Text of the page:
I think I have covered the care of poinsettia over the years, but I keep getting questions. Here is the summary: No drafts. Do not let them dry out, which means they should be watered when they are dry to the touch on the surface. Temperatures of 65 degrees are ideal and nothing higher than 70 degrees is important. Drainage, as with any plant, should be good, which means when you water, it should flow out the bottom.
Oddly enough, there are also questions about spring flowering holiday cacti. Of course, these are epiphyliums. They require the same care as do the other holiday cacti. In other words, they should have natural light and "natural" temperatures. In the case of the fall and winter plants, this means that the temperatures should be cool. In the case of spring plants, a warming temperature, along with the increasing day length, is required.
Next, many Alaska gardeners have taken to heart the new way of growing sweet peas, that is to start them way earlier and to pinch back new growth and a few leaves every couple of weeks. The question is, can one start them too early? The answer is "yes," as they will start blooming too early. My advice is not to start them until the end of January and to only do so if you can pay the added attention that starting a plant this early requires.
Next, how often does one need to change grow lights, if at all, to ensure that they are effective? That is an easy question for fluorescent lights, be they the regular tubes, incandescent replacements or T5 bulbs. Generally, they last one to two years. Look for blackening at the "ends" of the bulbs. Once they start to show this, they need to be replaced as their efficiency is way down. You can use them for other purposes, but not for growing plants efficiently.
It is a bit different when you are dealing with ballast bulbs, mercury vapor and the like. These all have set hours listed either on the packaging or on the manufacturers website. Follow those recommendations. The take away here is that no bulb lasts forever and every gardener needs to pay attention to the ones they use.
Next, when is the proper time to take cuttings for plants? This is a question to which an entire column or three could be devoted. In general, as long as the gardener has lights, she can take cuttings. This is particularly so when the plant displays symmetrical characteristics, that is the leaves are on opposite sides of the stem as opposed to alternating.
By the same token, are rooting hormones useful when taking cuttings? In the past, I had not been very impressed with these solutions. The gardener would take a cutting and then dip it in the substance before planting. These days, the hormones and other substances used are really much improved. In short, they work well. A novice may find them very useful. Those that have started lots of plants from cuttings may not find the expense necessary.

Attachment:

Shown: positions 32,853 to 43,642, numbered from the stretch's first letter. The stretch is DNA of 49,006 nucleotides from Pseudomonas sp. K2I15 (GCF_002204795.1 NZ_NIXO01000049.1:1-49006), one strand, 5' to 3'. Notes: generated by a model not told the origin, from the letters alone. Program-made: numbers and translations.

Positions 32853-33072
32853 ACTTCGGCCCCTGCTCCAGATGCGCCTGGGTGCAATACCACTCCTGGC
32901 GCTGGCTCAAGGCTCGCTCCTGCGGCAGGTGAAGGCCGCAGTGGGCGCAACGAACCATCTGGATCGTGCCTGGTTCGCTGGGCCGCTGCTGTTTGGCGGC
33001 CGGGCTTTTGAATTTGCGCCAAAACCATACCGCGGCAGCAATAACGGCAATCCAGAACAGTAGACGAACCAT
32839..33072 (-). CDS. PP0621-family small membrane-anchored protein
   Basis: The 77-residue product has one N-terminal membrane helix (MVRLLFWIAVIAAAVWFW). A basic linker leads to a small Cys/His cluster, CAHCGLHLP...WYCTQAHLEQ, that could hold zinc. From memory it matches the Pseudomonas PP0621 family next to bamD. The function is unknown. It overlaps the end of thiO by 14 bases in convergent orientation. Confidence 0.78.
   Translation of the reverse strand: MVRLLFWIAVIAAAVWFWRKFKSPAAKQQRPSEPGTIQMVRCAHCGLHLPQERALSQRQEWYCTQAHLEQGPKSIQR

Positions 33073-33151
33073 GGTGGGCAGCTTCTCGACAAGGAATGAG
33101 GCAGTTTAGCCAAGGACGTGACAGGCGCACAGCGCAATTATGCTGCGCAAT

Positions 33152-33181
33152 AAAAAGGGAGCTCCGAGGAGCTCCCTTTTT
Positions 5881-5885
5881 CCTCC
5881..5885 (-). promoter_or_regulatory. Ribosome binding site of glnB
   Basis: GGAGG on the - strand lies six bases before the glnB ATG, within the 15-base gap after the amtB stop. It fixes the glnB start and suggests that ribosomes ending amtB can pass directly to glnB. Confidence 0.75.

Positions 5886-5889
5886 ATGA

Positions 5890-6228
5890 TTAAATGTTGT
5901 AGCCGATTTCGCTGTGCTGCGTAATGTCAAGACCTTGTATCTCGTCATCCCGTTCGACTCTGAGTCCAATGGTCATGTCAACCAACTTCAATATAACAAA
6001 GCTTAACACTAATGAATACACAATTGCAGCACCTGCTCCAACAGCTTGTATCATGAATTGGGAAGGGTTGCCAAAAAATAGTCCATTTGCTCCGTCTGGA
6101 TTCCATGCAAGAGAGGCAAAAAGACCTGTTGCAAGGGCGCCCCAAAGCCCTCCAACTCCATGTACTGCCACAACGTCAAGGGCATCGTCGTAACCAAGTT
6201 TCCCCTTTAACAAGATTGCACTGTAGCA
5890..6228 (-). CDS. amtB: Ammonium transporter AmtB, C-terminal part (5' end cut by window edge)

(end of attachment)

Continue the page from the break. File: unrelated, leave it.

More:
Related to this question are a couple on pelargoniums, aka "geraniums." Now is the time that those growing indoors should be flowering. Even if they are not, it is a good time to start taking cuttings. This is one instance where the cuttings should be allowed to "air out" for a couple of days before putting them into a rooting medium. For that, incidentally, I like a mixture of 1/4 soil and 3/4 sand, perlite or vermiculite. Once plants are rooted, keep an eye on them and pinch them back a few times between now and early March. Thereafter, leave them be as it takes about six weeks before they will flower and you want them in bloom, either when you put them out or immediately thereafter.
That covers the mail for this month. Obviously, if you have questions, you can send them to me via TeamingWithMicrobes.com or simply ask when you see me around town. One of the best benefits of writing this column is getting to speak to readers and gardeners.
Jeff Lowenfels is America's longest running gardening columnist. You can reach him at TeamingWithMicrobes.com
Worm composting: Saturday, Dec. 8 at the Alaska Botanical Garden (there is a building now!) Abg's Lacey Ott will guide you through the process. Registration is required; go to alaskabg.org.
Holiday gifts: the best way to find out what the gardener(s) on your list wants, is to either ask or start laying hints now. Don't wait until the week before you are planning on giving your gifts.
Watering: make sure yours are not drying out. Stick your fingers an inch or so into the soil.
Master gardener's 25th anniversary party: 1 to 4 p.m. On Dec. 15 at cooperative extension service building at 1675 C St. Patrick Ryan will be playing some music and the group will make a video with those there by 2 p.m. The event is for all Alaska Master Gardeners that have been through the program the past 25 years. Kudos to Julie Riley.